The Berlin Airlift is the type of inspirational story that makes you wonder why you did not learn about it in school. I only recently discovered it by stumbling across an old History Channel video, and have found myself thinking about it ever since. Not only is the Berlin Airlift a triumph in operational efficiency, but it is an impressive case study of what is possible with effective leadership.
The Set Up
Picture it, March 1948, three years after the end of WWII. Germany is divided into four zones of occupation by corresponding political power: British, French, American and Soviet. The city of Berlin, though located in the Soviet zone, is also divided, with the Allies taking the west and the Soviets the east. Food across Berlin is in short supply and relationships are strained. The west wants to open Germany up for business. The east wants to establish Communism. Convinced the Allies are plotting behind their backs, the Soviets begin restricting access to other zones, halting military trains and supplies. The Allies release their own money, the Deutschemark, and smuggle it into Berlin before the Soviets can stop it. It is the last straw.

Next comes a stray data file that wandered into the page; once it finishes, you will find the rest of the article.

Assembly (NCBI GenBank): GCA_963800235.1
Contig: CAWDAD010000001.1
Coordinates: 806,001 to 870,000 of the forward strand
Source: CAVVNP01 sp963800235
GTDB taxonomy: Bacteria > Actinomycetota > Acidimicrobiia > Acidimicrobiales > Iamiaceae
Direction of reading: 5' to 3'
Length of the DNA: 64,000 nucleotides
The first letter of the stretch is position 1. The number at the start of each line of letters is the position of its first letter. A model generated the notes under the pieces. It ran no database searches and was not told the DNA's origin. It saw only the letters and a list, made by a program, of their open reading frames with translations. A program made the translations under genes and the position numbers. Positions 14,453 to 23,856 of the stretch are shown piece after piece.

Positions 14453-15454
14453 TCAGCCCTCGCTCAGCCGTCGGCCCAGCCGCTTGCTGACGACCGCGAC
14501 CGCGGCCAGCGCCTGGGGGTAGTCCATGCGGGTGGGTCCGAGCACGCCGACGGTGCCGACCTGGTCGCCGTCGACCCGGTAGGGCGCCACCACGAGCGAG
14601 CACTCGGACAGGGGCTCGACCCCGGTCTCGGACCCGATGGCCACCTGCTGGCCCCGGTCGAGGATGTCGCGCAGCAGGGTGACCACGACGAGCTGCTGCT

On June 24, the Soviets seek to establish full control over Berlin, and attempt to force the Allies to evacuate, by cutting off all land and sea access into Berlin, as well as the main power supply. Now, the only way into Berlin is via the air, and only 36 days of food and 45 days of coal remain.
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